Lean thinking is a holistic improvement philosophy. It has its roots in Toyota’s way of working and it has played a significant role for many successful organizations in improving the way they work.
The starting point of Lean thinking is customer value: the most important task of a company is to create value for its customers. When the desired value to be created for the customer has been defined, activities can be approached from value creation point of view: all activities can be classified in to value creating activities (which transform material, information or even a human being into direction the wanted by the customer), supporting activities (which are necessary but do not directly add value in the eyes of the customer: they enable value creation, help us manage risk, they are required for legal reasons, to overcome technological limitations etc) or to waste (activity which does not add value nor is necessary for other reasons, and which could be removed with no or minor investment).
Improvement in line with Lean thinking means that once we have defined the intended customer value and identified value creating activities as well as activities that do not create value, we strive to eliminate all waste and organize all value creating activities into value streams where the flow is as smooth as possible. Key value streams include for example order to delivery –process, the material flow across our operations and the whole supply chain, as well as new product introduction process.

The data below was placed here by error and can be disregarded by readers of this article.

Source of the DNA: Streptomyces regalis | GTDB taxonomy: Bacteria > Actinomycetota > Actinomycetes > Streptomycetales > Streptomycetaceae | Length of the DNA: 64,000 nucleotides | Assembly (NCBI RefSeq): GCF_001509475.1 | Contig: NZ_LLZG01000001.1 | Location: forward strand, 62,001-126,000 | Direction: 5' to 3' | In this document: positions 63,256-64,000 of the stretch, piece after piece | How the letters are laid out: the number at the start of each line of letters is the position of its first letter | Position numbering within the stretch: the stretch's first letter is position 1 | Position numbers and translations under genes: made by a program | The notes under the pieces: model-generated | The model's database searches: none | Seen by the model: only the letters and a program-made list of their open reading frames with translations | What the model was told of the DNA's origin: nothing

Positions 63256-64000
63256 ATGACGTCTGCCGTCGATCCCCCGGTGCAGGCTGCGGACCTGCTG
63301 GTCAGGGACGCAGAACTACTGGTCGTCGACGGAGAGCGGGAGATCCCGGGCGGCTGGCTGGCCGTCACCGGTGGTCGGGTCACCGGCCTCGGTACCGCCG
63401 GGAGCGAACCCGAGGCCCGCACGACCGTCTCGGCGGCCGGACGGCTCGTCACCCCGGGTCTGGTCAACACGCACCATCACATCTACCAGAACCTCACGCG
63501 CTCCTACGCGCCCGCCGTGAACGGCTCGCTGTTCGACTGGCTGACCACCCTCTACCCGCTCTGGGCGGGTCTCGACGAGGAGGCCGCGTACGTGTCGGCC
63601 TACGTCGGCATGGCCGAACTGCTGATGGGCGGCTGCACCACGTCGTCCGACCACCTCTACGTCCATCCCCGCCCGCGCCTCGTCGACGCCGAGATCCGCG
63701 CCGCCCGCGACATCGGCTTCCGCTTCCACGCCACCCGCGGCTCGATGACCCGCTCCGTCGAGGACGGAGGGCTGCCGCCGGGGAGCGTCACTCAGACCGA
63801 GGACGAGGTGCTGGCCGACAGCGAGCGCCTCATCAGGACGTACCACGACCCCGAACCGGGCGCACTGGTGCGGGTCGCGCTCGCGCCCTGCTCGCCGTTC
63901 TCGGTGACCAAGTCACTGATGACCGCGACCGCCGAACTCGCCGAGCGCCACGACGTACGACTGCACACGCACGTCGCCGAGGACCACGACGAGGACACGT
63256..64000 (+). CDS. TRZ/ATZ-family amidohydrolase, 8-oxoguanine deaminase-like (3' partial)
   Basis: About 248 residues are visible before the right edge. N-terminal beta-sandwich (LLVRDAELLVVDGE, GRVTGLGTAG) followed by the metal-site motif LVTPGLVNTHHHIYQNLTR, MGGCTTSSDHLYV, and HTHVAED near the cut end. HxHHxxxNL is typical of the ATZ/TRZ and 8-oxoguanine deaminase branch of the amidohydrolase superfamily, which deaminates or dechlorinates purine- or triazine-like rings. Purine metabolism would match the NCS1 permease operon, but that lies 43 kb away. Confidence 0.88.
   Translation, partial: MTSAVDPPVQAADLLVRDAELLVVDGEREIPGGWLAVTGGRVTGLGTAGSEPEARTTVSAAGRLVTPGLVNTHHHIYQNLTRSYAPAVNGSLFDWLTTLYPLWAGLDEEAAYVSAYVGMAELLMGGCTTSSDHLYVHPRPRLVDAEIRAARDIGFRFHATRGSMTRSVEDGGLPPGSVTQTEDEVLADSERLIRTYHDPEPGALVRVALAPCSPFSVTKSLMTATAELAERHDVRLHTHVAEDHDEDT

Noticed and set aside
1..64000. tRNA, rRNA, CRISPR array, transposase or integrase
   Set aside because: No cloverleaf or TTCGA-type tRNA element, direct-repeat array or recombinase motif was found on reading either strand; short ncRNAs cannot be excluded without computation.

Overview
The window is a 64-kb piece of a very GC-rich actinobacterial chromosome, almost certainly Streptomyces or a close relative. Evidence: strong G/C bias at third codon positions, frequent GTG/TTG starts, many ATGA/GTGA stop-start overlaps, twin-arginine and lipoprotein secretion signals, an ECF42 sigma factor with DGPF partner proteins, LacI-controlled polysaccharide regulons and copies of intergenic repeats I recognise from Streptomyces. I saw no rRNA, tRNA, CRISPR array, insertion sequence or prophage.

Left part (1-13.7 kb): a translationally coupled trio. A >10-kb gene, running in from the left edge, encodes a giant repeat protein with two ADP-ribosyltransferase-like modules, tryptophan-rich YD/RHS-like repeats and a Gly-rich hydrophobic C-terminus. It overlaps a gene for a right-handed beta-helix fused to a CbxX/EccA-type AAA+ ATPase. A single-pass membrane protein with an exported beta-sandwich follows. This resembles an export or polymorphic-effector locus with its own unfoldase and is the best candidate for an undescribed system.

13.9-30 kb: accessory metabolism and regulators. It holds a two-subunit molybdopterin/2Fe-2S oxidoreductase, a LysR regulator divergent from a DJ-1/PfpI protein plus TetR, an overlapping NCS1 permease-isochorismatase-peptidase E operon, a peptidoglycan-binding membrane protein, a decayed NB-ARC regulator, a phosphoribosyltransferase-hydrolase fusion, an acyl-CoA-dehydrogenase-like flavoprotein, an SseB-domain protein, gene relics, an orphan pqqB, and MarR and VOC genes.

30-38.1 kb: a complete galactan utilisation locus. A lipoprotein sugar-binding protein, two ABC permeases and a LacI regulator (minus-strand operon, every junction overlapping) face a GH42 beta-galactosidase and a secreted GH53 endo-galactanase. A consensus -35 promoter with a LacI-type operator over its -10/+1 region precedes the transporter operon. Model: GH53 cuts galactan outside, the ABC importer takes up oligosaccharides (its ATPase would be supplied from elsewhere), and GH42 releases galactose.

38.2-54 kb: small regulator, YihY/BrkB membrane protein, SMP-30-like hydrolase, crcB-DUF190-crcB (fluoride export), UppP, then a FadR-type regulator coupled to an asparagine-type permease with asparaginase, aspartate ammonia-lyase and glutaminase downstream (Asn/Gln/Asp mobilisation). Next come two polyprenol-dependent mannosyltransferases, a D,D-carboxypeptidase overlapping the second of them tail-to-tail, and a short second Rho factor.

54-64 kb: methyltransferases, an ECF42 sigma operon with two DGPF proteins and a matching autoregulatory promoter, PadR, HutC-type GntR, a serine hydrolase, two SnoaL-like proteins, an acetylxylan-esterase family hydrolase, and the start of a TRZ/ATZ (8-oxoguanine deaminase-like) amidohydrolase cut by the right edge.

When we aim to improve the flow in our value streams, it is important to understand the variation, and remove unwanted sources for variation. By removing variation our processes become more stable and we can ensure smooth operations and high quality. Another key enabler for good flow is standard work.
Continuous improvement is the engine of Lean: we strive to eliminate waste and improve the flow constantly. Key people in continuous improvement are the people who work in the processes: it has been said, that the biggest waste of all is underutilizing the intellect of people.
A solid foundation for continuous improvement is performance measurement, and taking the performance indicators as a part of the daily management. This way deviations can be noticed early, and it is easier to tackle their root causes. Systematic continuous improvement means identifying problems, and analyzing them so that we understand their root causes, creating and testing solutions, standardizing the tested improvements into our work, and following up and ensuring that the implemented changes are in fact also improvements. This systematic logic is also known as Deming’s cycle or PDCA cycle (Plan-Do-Check-Act).
There are a lot of tools and principles related to Lean thinking. They can be grouped in different ways. In the picture below, some key tools and principles are grouped according to so called Toyota house.